Perhaps this is the very reason to mourn. We have to mourn the failure of the Jewish people to act at that time. In retrospect, what could they or what should they have done to prevent the destruction? Was it too late already at the besiegement or was there still hope somewhere to avert the evil decree? Alternatively, maybe it was indeed too late and we mourn that very fact. How could we not have acted to change God's mind before the vise of destiny inexorably began to crush us? How could Jewish history - even world history - have been changed if we had seen the warning signs earlier? THIS is what is so awful about false prophets of hope, that lull us to sleep when it is really the 11th hour.

Of the Temple fasts, Asara b'Tevet is the only one that can fall out on a Friday, as it does this year. There are two summer fasts -- the 17th of Tammuz, which commemorates the breaching of the wall of Jerusalem and the 9th of Av (Tisha b'Av), which laments the Temple's destruction - and the Fast of Gedalya[1], which is always the day after Rosh Hashana. Whereas those fasts are all grouped together in the summer and early fall, the 10th of Tevet stands alone in the dark days of winter. While those three fasts commemorate the successive stages of destruction of Jewish life in the First Temple, the Tenth of Tevet marks a far earlier stage of destruction, long before the tragic conclusion itself.

Rabbi Ya'akov Medan remarks that each of the other three fast days was meant to be a festival. The 17th of Tammuz was the day that Moshe came down with the first set of tablets. It should have been a happy day of the receiving of the Torah, but it became distorted by the tragedy of the Golden Calf. The 9th of Av was the day the spies came back from reconnoitering the land of Canaan. It should have been a happy day of anticipation for entering the land of Israel, but became distorted by the spies' sin and the specter of 40 years of wandering in the desert. The Fast of Gedalaya really should have been on Rosh Hashana, a festival day in which we celebrate the optimism of a new year.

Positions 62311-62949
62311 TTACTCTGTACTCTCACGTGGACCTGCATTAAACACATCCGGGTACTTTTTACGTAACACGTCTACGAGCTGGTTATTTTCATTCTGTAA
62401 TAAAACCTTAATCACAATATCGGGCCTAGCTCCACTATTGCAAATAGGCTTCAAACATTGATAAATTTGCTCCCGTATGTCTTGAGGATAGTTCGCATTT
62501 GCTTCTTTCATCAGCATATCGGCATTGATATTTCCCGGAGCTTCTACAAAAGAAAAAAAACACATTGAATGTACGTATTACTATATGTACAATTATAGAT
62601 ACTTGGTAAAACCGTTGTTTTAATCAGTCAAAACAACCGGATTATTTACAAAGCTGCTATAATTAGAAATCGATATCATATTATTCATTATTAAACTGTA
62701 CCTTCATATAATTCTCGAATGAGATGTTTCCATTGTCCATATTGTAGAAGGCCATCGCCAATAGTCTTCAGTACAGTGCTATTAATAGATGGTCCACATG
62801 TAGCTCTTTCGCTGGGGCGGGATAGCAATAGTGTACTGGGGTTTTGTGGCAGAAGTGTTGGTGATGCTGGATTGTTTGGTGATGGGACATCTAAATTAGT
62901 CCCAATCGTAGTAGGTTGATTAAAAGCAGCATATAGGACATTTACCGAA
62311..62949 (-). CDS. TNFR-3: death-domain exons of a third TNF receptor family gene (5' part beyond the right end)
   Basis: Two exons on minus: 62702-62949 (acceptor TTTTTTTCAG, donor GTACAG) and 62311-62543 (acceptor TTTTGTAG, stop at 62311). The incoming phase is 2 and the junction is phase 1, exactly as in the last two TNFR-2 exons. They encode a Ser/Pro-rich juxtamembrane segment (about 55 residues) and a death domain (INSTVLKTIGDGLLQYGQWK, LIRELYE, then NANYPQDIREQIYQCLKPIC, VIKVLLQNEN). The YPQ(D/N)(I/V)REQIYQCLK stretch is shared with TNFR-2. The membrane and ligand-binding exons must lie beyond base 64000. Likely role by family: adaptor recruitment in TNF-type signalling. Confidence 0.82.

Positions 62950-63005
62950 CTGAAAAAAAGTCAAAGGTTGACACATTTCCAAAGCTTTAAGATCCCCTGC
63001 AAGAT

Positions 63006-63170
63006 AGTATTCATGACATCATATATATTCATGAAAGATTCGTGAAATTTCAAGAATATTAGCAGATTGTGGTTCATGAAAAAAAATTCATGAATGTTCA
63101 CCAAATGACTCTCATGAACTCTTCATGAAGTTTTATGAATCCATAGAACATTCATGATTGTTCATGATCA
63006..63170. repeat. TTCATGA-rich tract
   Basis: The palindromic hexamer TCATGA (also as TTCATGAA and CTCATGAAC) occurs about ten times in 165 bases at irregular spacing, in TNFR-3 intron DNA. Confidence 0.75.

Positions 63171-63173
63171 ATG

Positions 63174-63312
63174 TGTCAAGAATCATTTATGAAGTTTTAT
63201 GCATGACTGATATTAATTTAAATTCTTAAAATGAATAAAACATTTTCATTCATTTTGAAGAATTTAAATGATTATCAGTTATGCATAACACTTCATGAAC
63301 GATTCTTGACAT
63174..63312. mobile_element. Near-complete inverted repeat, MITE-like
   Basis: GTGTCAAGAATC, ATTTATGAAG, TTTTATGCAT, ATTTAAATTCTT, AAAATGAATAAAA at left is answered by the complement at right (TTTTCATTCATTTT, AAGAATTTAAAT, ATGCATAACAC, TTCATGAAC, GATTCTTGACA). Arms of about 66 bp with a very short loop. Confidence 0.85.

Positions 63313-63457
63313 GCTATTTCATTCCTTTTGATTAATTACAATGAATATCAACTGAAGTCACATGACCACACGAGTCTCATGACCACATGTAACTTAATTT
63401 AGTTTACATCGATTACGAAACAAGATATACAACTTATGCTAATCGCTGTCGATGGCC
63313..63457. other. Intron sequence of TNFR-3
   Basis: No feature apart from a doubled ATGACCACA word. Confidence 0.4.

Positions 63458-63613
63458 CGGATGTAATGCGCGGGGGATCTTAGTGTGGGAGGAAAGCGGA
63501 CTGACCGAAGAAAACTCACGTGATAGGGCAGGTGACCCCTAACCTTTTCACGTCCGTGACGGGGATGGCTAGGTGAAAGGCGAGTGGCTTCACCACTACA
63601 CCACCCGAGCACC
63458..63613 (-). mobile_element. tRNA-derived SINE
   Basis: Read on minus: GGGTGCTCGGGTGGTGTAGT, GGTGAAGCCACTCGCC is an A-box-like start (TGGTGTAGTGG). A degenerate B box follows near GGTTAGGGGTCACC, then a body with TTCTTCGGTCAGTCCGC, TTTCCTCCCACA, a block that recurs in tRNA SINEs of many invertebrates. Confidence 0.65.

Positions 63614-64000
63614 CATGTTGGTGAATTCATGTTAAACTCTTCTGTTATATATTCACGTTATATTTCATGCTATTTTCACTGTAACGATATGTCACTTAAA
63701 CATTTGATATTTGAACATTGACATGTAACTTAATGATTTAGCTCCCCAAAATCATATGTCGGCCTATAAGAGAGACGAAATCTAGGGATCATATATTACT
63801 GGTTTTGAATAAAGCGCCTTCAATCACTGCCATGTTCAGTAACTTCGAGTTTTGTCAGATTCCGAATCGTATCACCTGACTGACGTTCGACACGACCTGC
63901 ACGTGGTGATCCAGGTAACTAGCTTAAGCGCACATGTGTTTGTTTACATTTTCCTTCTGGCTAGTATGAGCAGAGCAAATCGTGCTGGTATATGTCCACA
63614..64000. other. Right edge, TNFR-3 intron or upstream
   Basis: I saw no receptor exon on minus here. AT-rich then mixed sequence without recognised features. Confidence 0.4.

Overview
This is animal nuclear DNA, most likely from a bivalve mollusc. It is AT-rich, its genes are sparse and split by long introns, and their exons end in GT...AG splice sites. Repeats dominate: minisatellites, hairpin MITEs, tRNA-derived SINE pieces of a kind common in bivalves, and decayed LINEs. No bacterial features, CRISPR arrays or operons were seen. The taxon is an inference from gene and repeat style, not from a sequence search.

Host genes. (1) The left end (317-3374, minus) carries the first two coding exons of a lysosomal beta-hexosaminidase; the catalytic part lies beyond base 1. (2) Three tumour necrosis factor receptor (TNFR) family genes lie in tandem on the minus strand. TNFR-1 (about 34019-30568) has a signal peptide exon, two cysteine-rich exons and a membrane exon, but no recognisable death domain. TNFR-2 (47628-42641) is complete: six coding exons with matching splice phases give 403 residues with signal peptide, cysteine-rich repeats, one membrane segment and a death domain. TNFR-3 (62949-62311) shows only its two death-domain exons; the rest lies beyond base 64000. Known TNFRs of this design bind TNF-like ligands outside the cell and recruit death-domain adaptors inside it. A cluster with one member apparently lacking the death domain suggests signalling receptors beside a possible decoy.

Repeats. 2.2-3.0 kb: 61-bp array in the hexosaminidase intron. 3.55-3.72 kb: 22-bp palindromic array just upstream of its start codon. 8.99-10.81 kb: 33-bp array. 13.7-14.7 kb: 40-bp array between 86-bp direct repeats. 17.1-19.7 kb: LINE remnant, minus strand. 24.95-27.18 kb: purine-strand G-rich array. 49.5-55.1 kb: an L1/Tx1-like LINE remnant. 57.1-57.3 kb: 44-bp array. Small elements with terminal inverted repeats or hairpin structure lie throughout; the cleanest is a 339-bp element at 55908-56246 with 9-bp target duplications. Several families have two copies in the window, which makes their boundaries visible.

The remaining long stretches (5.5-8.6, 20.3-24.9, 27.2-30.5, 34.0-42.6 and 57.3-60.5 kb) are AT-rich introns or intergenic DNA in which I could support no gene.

Only the 10th of Tevet has no other happy potential occasion related to it. The only potential joy of the 10th of Tevet is that it might never have happened, if the people had listened to Yirmiyahu and done teshuva (repentance). In fact fast days are not meant to be self-flagellating memorials, but reminders that we need to learn from the mistakes of our past, to return to Hashem both personally and as a people. When Hashem commands Yechezkel to commemorate the 10th of Tevet, He says "Human, write the name of the day, the very essence of the day - the king of Babylon leaned on Jerusalem on the essence of this very day." (Ezekiel 24:2) There is only one other day that is referred to as "the essence of the day": Yom Kippur. (see Vayikra 23:28-29) The Tenth day of the seventh month (Yom Kippur) has a counterpart in the tenth day of the tenth month. It calls us to teshuva.

Finally, the number 10 is associated in kabbala (Jewish mystical tradition) with the final sefira, the last emanation of God's will. That sefira is known as malchut, or God's Kingship, and it refers to the relationship between God and human beings, at the point of connection between Heaven and earth. The tenth day of the tenth month is found at a low point in our calendar, a dark, cold and holiday-free zone. But it allows for the possibility of reaching out and finding a connection with Hashem, even through tragedy and darkness. Shabbat shalom!

[1] This fast commemorates the assassination of Gedalya, who led the Jews after the Temple's destruction. After his death, the rest of the population was killed or exiled.

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Rabbi Avi Heller

Joined: July 27, 2007

Originally from Denver CO, Rav Avi received a BA from BU and Rabbinic ordination and an MA in Bible from YU. Before joining MJE, he was Director of Jewish Education at BU Hillel, co-directed the BU Jewish Learning Initiative on Campus and was an Associate University Chaplain. He has been the...